The Pensions Ombudsman has rejected a complaint alleging that Alexander Forbes Financial Services (AFFS) misled the complainant into switching from a final salary to a defined contribution (DC) pension scheme.
The complainant, P Walker, claimed he thought he was being given independent advice by an AFFS representative, but AFFS denied it was contracted to give advice.
Walker was a member of the British Petroleum (BP) defined benefit (DB) scheme. In 1998, BP bought chemical firm Blagden Cellobond and transferred Walker to its employment.
At this point Blagden employed AFFS, then known as Johnstone Douglas (JD), as consultants to run a communication service for new employees about transferring their benefits from the BP scheme to the new money purchase scheme.
Walker joined the Blagden scheme and, believing the JD representative was an independent financial adviser acting in his best interest, took BP's offer of an enhanced transfer value (ETV) of his final salary benefits into his DC scheme.
He could have remained a member of the DB scheme and deferred his benefits until retirement.
However, Walker later alleged he did not know his benefits in the BP scheme were guaranteed, index-linked, and provided a 66% spouses' pension, or that he would lose these benefits if he transferred.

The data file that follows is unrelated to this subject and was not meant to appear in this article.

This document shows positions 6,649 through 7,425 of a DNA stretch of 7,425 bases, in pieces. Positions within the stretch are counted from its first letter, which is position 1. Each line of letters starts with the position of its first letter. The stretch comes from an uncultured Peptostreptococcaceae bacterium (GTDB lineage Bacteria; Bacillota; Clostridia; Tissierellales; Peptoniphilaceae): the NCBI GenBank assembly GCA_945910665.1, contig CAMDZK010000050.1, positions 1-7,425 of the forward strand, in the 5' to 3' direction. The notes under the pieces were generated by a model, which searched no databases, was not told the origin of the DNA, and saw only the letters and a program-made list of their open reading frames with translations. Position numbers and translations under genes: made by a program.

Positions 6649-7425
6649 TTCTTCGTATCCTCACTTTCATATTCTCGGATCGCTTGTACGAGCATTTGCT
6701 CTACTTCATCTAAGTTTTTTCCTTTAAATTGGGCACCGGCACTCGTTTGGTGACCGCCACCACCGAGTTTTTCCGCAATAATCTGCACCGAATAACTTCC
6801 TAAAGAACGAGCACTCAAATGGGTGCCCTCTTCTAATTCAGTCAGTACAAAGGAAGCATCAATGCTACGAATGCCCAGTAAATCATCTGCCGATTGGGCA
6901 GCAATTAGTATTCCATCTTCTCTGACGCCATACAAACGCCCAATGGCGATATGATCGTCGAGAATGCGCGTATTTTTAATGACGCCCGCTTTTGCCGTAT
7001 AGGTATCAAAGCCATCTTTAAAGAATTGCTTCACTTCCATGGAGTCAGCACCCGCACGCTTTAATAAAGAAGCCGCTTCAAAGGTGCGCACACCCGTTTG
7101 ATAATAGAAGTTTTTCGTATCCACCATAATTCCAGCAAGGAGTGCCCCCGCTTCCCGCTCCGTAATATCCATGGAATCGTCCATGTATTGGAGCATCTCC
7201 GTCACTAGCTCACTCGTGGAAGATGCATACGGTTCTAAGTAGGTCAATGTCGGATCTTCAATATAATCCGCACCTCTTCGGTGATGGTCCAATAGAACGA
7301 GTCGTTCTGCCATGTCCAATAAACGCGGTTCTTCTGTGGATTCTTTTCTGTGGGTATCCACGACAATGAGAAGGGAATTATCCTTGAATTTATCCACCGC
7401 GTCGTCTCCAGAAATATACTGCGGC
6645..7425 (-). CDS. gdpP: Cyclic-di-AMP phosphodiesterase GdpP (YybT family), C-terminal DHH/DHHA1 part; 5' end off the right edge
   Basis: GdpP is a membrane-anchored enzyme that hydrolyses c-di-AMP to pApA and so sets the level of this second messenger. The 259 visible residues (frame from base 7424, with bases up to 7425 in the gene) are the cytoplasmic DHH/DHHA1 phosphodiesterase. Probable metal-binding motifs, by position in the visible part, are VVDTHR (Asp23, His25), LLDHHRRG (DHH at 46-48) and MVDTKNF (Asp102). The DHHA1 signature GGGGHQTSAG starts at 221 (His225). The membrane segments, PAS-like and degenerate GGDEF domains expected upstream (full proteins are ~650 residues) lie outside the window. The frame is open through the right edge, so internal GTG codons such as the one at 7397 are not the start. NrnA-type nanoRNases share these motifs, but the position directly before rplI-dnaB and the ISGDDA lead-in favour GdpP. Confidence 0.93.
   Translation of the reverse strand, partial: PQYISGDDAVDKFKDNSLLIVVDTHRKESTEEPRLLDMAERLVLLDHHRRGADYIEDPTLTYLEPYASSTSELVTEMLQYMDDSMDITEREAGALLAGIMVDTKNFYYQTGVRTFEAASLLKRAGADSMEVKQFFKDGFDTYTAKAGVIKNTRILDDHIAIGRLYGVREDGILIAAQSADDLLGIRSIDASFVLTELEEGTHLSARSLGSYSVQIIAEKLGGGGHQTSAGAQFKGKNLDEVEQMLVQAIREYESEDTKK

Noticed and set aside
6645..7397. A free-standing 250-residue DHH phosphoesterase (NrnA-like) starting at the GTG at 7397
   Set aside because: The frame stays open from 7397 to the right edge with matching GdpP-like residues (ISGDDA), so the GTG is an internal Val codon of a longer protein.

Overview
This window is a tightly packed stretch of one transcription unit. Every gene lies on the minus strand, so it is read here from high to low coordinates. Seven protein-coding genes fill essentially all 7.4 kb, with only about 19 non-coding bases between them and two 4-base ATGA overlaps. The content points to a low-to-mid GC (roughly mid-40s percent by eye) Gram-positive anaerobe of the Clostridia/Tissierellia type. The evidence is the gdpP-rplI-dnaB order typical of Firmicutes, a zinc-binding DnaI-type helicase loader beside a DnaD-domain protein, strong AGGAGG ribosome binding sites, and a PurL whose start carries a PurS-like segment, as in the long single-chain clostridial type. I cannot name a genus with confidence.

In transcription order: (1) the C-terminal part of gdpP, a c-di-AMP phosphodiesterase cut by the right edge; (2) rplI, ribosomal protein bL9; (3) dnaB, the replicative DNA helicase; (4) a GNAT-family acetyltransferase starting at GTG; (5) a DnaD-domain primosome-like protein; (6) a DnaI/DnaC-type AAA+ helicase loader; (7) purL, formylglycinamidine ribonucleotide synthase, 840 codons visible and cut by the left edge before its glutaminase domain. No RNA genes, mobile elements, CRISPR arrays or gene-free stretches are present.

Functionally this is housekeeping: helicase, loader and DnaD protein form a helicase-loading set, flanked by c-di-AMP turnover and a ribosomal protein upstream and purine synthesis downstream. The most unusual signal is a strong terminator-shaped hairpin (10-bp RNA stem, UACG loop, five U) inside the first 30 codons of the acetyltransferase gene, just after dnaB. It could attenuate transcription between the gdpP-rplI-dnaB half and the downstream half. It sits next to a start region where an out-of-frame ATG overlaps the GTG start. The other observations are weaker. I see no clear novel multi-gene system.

He also claimed he did not know transferring from the final salary scheme to the money purchase arrangement would mean taking a higher risk.
Other employees of BP who also transferred their benefits at the same time gave evidence on the information they received from a JD representative during seminars on the transfers.
Several said they believed that the JD representative was an IFA, and that they were not told to seek advice elsewhere.
One said: "The meetings were certainly not factual only and I can recall discussion on at least stopping paying AVCs, drawdown options, and performance."
"The tone was certainly of this being an offer (joining the new scheme) not to be missed and that we were being rewarded by BP. This most certainly was a sellingjob," another testimony said.
Others claimed they did not know they even had the option to stay in the BP scheme.
AFFS said that JD was employed to run an communication service and if any representative had exceeded that brief, the issue would lie outside of the ombudsman's remit.
However, the ombudsman ruled that JD had made it clear that Walker did not have to leave the BP scheme to join the new scheme.
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